It is possible to take photos without having an agenda
I’m in two bigger photo challenges this year — both are weekly things.
So, each week, there’s a theme. You take the theme, interpret it and go out and take your photos. When done, post to the Flickr group.
Seems simple, right?
I’ve been a bit of a photographer my whole life. I started early and have kept it up throughout my days. I’ve often read stories about people being questioned or told they couldn’t take photos in a particular spot. Sometimes it seemed legit, others not so much. I think people see cameras and decide they need to be big and start questioning things.
In all my years, I don’t recall truly being questioned. Sure, somebody might ask me what I was up to, but I always made sure to ask about taking pictures where I wasn’t sure if it was allowed.
That all changed Sunday.
One of the themes this week was “close up.” Being I don’t have a macro lens, I was looking for different things to be able to get close up on and get a good shot. I settled on a local car wash. It’s one of two in town and this one has a really beat-up, old look to it. In fact, one of the two bays is blocked off and looks like it doesn’t work as the hose and all is gone.
It’s a perfect place for photos, especially considering how frigid temperatures have been. Ice builds up and it looks quite interesting.
Being it was cold, I wasn’t going to be there long. So I started with the blocked-off bay (there was only a barrel on one side), then went to the active bay.
Midway through, a pickup truck pulls up. But not that close. Maybe 150 feet away or so? The guy rolls down his window and when he knew he somewhat had my attention, it started.
Him: “What are you doing?”
Me: “Taking photos.”
Him: “For what?”
Me: “No particular reason. Just taking photos.”
Him: “Of what?”
Me: “The ice formations.”
Him: “Oh. What for?”
Me: “Just to take photos.”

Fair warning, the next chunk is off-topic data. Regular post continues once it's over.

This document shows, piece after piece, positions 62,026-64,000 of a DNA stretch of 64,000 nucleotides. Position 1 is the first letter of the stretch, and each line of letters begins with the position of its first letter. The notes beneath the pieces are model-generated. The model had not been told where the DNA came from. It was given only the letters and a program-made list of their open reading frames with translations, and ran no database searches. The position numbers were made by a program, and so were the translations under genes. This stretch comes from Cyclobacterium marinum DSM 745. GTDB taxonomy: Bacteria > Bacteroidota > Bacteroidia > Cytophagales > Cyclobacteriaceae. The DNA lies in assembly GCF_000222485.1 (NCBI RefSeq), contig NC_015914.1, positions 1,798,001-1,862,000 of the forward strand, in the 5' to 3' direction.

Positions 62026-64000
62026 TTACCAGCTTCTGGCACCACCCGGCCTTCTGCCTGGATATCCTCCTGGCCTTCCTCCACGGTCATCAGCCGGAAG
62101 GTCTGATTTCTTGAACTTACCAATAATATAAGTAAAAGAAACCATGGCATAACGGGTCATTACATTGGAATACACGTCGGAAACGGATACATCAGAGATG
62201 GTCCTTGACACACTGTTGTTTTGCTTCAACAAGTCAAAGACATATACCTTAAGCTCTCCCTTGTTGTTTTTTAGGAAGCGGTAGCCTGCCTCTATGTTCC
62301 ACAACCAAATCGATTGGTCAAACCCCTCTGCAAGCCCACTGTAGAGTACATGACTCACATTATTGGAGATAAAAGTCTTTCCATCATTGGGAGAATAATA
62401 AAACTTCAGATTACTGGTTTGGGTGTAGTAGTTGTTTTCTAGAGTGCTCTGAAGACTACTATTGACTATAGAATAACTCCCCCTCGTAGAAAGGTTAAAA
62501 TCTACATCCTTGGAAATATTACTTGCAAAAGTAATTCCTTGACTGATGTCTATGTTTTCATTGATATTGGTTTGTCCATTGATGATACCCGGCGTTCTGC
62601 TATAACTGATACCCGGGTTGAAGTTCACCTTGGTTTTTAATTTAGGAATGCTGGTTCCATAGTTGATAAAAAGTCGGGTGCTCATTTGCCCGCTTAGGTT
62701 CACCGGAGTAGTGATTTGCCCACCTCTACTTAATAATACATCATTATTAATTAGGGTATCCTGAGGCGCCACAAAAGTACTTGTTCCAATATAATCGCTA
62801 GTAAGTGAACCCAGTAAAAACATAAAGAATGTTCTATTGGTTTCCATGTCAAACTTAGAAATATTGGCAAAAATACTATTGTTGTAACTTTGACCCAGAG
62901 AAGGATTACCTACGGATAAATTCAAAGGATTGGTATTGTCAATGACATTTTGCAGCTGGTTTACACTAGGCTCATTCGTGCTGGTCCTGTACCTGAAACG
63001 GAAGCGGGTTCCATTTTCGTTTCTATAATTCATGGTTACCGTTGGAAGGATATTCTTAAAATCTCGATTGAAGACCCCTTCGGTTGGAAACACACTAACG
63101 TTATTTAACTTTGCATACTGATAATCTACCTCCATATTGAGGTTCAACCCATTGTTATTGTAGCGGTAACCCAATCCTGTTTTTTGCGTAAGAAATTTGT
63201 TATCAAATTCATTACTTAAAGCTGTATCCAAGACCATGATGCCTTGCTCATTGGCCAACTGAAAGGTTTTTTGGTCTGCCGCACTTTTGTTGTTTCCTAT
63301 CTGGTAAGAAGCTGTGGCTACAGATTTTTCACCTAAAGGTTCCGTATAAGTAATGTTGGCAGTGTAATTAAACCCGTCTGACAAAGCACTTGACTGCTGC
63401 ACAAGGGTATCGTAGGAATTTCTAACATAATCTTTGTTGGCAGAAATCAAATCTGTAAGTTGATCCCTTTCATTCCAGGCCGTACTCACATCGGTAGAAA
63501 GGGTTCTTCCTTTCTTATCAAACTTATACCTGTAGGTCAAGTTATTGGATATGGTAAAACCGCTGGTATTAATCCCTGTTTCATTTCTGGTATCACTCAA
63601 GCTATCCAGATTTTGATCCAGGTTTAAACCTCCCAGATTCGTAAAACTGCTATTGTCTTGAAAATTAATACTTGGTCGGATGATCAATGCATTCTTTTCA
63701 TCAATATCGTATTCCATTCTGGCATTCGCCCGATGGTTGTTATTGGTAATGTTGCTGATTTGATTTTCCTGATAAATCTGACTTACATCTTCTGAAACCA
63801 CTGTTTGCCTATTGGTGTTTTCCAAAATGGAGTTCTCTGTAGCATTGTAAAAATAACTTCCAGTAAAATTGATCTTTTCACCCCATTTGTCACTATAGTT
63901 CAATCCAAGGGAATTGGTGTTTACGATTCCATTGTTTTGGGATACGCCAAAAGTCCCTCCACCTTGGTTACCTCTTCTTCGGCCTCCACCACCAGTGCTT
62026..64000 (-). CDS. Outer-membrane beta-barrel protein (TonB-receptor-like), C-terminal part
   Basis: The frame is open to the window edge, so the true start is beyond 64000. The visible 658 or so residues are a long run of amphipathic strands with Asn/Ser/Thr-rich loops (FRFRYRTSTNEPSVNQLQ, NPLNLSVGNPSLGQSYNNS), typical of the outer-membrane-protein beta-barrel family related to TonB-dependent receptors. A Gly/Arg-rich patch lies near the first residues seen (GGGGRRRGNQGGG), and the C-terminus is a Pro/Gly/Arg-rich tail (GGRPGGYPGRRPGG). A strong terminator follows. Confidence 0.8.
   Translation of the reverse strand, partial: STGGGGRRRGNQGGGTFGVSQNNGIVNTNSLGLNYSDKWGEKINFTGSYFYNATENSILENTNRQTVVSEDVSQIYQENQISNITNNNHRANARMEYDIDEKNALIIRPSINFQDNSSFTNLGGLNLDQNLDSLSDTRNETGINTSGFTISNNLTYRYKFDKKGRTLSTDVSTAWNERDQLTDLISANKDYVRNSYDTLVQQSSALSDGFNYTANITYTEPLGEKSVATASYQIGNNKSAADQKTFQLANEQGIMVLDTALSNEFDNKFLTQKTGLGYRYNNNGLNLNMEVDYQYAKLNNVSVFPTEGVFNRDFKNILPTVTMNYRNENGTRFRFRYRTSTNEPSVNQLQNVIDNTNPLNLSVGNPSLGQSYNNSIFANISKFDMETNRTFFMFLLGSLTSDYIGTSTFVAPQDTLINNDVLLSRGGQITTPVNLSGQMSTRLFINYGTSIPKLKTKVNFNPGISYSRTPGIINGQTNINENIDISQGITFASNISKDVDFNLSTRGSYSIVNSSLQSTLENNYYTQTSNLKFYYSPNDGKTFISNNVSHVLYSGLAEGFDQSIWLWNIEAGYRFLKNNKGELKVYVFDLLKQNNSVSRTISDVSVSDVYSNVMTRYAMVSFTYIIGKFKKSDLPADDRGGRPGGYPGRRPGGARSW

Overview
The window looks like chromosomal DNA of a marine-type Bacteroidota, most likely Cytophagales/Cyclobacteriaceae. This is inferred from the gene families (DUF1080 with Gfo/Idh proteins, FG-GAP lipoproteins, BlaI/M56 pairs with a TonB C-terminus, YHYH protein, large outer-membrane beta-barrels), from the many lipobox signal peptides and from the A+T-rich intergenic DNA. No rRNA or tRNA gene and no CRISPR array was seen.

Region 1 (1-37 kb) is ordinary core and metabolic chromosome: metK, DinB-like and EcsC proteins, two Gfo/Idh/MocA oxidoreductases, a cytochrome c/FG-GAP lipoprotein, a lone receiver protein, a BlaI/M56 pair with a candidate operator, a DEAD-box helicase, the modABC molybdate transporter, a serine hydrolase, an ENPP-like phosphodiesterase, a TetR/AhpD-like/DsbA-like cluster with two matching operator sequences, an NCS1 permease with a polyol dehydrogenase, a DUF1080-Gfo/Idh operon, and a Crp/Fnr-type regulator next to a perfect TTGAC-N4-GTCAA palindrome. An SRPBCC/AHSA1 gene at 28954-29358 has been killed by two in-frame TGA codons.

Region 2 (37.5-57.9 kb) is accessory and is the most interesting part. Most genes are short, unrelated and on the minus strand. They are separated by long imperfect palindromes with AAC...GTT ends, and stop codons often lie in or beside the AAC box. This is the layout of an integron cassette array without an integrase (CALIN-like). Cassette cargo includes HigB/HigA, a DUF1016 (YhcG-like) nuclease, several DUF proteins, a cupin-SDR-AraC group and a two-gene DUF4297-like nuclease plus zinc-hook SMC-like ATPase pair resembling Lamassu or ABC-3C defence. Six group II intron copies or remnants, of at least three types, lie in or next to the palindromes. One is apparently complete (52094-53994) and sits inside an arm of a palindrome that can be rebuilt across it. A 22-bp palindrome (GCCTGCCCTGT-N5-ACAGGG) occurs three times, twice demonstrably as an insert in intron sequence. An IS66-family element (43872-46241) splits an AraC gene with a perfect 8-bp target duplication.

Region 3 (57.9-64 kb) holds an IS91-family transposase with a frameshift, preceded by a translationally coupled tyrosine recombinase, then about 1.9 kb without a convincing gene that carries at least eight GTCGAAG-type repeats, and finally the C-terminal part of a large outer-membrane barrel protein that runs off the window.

Him: “Oh. Well be careful.”
Me: “I’m watching my footing” (There’s ice all over the ground)
Him: “So why are you taking these photos?”
Me: “Just for the photos.”
At that point, I thought that was it. The truck started to move, then stopped. Now I was annoyed. He was kind of staring at me. I don’t know if he owned the place, worked nearby or was just nosy. But he didn’t identify himself.
So, I peeked back over. The questions started again.
Him: “Who are you take the photos for?”
Him: “Do you work for a newspaper?”
I think there may be been one more quick exchange before he finally left. First, if I worked for a newspaper, I probably wouldn’t be taking photos of that car wash. But that’s just me.
Look, if he owned the joint and wanted to make sure I wasn’t up to something bad, that’s fine. But identify yourself. And heck, if that’s the fact, I may have offered to send a photo if he wanted it. Heck, if you didn’t want me there, let me know and I’d leave.
But that was one of the most bizarre thing I’ve ever had happen. It’s not like I was taking photos inside a top-secret bunker or anything. It’s a freakin’ car wash!
Anybody else have any interesting stories involving being questioned when taking photos?
Feel free to leave a comment, or e-mail P.J. at hoohaablog [at] gmail.com. Also, please “Like” HooHaa Blog on Facebook!